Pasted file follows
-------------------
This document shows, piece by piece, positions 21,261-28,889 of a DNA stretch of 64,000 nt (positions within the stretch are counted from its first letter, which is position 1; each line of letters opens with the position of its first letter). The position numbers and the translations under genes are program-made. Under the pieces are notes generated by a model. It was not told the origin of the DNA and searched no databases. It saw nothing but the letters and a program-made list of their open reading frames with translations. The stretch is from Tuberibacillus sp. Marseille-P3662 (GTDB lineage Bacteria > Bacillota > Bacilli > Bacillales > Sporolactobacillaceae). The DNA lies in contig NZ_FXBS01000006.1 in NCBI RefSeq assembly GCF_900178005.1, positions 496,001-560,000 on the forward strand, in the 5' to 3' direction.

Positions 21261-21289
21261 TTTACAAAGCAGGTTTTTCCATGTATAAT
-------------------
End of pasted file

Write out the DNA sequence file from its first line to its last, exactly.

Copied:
This document shows, piece by piece, positions 21,261-28,889 of a DNA stretch of 64,000 nt (positions within the stretch are counted from its first letter, which is position 1; each line of letters opens with the position of its first letter). The position numbers and the translations under genes are program-made. Under the pieces are notes generated by a model. It was not told the origin of the DNA and searched no databases. It saw nothing but the letters and a program-made list of their open reading frames with translations. The stretch is from Tuberibacillus sp. Marseille-P3662 (GTDB lineage Bacteria > Bacillota > Bacilli > Bacillales > Sporolactobacillaceae). The DNA lies in contig NZ_FXBS01000006.1 in NCBI RefSeq assembly GCF_900178005.1, positions 496,001-560,000 on the forward strand, in the 5' to 3' direction.

Positions 21261-21289
21261 TTTACAAAGCAGGTTTTTCCATGTATAAT